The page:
Anti-Homeschool Bills Threaten Parental Rights

COMMENTARY | If Oklahoma State Senator Jim Wilson had his way, parents could find themselves fighting the state to regain custody of their own children, even though no one had broken any law. According to the Oklahoma Christian Home Educators Consociation, the Oklahoma Constitution guarantees parents the right to provide their children “other means of education” with no regulations on how they set their schedules. Many homeschools operate successfully on radically different schedules than the public schools.

However, Senate Bill 393, introduced earlier this month by Senator Wilson, would remove the truancy exemption for homeschoolers from state law. This would force parents to keep their kids at home and out of sight any time public school is in session or risk having their children taken into custody and detained at a youth detention facility. Under Senator Wilson’s proposal, there would be an assumption of guilt until the parents were able to prove their child’s innocence.

State Representative Bob Evans introduced a bill this month in Mississippi which the Home School Legal Defense Association called “The Most Threatening Homeschool Bill in the Nation.” It would give the state authority to collect “unspecified and unlimited information” on homeschool families, and would force all homeschool parents to go before a judge and plead for their rights to educate their children on a case by case basis. Under House Bill 464, in a state where homeschooling is legal, parents would have to defend their situation regardless of the fact that they had never done anything wrong. This bill was also written in the name of truancy regulations, and is again an assumption of guilt until innocence is proven in a court of law.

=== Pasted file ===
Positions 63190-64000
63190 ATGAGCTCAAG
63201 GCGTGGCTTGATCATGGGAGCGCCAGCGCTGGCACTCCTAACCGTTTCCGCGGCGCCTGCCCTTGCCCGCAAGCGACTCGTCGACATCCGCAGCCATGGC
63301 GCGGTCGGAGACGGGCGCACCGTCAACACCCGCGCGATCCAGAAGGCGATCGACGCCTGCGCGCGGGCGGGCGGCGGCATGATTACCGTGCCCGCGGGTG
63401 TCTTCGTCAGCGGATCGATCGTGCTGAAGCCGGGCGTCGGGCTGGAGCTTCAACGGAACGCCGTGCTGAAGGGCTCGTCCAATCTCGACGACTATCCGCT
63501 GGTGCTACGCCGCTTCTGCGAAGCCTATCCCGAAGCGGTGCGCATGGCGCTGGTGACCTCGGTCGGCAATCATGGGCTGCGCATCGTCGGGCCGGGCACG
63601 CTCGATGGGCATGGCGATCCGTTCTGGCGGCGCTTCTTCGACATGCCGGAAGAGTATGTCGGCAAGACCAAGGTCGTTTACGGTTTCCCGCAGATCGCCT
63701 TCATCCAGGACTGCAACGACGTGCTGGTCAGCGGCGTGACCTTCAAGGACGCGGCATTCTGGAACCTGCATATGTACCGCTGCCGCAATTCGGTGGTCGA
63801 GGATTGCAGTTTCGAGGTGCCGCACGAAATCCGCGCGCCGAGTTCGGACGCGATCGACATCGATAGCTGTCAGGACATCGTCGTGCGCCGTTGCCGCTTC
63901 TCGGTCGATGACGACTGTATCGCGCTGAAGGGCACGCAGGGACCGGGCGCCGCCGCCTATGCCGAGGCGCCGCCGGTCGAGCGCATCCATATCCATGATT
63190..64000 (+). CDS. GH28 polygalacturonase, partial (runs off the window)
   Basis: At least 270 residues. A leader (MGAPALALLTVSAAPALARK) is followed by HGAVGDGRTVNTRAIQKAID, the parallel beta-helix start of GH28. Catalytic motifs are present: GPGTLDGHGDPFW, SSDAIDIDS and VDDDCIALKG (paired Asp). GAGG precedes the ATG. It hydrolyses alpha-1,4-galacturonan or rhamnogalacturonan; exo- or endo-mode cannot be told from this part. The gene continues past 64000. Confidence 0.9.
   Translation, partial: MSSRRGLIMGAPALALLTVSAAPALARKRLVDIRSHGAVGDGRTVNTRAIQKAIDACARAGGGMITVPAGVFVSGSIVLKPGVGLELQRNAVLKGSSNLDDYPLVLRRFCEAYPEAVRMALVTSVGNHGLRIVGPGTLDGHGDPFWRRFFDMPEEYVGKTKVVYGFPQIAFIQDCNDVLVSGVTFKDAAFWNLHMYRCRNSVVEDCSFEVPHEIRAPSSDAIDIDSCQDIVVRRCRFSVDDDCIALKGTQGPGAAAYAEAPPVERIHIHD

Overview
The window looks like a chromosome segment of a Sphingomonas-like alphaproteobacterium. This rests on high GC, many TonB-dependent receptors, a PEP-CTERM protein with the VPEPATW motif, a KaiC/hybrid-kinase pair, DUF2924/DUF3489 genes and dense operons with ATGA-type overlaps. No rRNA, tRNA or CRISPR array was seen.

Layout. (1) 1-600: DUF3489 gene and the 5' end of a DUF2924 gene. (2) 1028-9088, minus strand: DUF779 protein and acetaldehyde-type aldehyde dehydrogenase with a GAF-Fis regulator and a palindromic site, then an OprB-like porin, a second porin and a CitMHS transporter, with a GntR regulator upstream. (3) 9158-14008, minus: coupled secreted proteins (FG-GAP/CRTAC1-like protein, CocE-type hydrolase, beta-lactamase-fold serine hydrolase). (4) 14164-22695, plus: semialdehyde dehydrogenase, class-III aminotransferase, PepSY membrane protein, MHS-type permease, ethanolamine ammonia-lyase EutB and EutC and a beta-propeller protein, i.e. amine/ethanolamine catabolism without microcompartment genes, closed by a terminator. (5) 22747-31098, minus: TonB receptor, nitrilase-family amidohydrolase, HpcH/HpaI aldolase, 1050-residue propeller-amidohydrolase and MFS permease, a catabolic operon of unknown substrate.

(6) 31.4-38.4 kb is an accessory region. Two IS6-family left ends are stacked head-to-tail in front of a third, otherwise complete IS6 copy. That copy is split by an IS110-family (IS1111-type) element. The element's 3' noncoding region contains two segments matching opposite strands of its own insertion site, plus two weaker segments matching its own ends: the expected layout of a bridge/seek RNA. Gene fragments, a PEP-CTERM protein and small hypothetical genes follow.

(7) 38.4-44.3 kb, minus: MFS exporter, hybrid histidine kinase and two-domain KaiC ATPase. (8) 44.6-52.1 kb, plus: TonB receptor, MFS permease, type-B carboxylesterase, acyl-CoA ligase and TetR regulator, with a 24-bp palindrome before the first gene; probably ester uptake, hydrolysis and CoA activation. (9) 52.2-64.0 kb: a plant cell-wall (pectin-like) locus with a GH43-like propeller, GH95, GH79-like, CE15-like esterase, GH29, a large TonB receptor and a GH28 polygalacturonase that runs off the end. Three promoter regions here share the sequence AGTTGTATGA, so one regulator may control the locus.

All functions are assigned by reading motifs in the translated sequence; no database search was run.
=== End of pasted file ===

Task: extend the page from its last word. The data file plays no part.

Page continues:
Perhaps most insidious of all, Iowa House Bill 191, proposed by Representative Hunter, would give permission to a state social worker to enter any “facility, program, or school” without a warrant simply on an accusation of abuse. According to HSLDA, because the bill does not closely define schools and programs, homeschoolers in that state could be subject to searches of their homes and potentially the removal of their children without a judge ever signing a thing. Where but in a police state are citizens subject to such treatment?

Thankfully, these bills all seem to have stalled in committees, but bad bills like these are proposed every year in states across the nation. Every year, homeschool parents work together to stop these bills from becoming the law of the land, but the work is not easy. If you are a homeschooler, or if you just believe in a parent’s right and obligation to choose the best education for their individual child, watch out for bills that threaten parental rights and let your legislators know where you stand.

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